Thursday, March 11, 2010

Priestly Celibacy Under Attack

So Cardinal Schoenborn apparently agrees with Hans Kung that priestly celibacy is the cause of the sex abuse scandal sweeping the Roman Catholic Church. Cardinal Schoenborn used to be thought of as a successor to Benedict XVI, his former university professor, but lately it seems that Schoenborn has chosen to throw in his lot with the pro-homosexual, pro-sexual revolution forces in his own diocese even to the point of pressuring the Vatican to rescind the appointment of an orthodox bishop in Vienna.

Meanwhile, the Roman Catholic Church in Austria lies in ruins with attendance declining, vocations almost non-existent and services celebrating homosexuality in the cathedral.. Clearly, this disaster is the result of post Vatican II liberalism, sexual libertinism and a drift away from tradition and Scripture. Yet the solution from people like Kung is always more extreme liberalism, pushing the boundaries of sexual ethics and more novelties to make the Church "relevant" to an increasingly pagan society. You can almost hear the secular journalists hyper-ventilating with excitement at the thought of how high in the hierarchy the sexual revolution propaganda has now reached! (bolding is mine)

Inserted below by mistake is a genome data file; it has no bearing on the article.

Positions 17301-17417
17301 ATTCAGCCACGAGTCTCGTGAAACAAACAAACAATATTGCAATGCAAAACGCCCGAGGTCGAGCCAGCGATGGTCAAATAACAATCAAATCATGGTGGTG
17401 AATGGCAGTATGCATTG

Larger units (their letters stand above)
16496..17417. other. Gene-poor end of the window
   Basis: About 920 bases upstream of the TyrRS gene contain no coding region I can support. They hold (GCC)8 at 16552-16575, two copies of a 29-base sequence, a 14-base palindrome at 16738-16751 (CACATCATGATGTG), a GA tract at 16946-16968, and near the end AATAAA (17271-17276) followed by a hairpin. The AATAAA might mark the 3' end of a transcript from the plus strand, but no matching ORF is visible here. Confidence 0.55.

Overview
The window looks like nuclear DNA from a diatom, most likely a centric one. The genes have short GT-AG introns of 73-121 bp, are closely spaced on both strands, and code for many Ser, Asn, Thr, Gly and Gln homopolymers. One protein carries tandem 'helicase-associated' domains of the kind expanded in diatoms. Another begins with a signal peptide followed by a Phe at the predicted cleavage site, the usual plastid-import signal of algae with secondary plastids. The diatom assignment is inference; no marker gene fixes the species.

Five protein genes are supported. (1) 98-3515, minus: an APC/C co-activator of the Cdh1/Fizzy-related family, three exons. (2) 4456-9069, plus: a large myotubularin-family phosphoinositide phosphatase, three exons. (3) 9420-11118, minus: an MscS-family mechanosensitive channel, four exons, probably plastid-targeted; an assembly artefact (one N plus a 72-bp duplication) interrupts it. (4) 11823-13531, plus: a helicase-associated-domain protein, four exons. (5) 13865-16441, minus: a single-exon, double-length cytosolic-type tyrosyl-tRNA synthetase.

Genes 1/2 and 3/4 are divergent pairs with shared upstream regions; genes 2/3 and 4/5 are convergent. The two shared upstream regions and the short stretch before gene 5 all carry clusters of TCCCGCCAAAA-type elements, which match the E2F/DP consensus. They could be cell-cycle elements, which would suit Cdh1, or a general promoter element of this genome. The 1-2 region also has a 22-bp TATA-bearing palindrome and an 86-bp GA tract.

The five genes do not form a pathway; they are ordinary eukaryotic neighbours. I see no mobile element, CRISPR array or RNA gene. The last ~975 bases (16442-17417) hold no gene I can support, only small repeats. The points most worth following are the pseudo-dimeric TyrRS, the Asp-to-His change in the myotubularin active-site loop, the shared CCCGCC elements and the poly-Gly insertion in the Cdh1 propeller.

"A cardinal seen as a future candidate for the papacy has broken a Vatican taboo by raising the possibility that priestly celibacy is among the causes of the sex abuse scandal sweeping the Roman Catholic Church.

Cardinal Christoph Schönborn, the Archbishop of Vienna and a protégé of Pope Benedict XVI, wrote in his archdiocese's magazine this week that the Church must make an "unflinching examination" of the causes of the scandal.

He said that these included "the issue of priests' training, as well as the question of what happened in the so-called sexual revolution of the generation of 1968".

He added: "It also includes the question of priest celibacy and the question of personality development. It requires a great deal of honesty, both on the part of the Church and of society as a whole."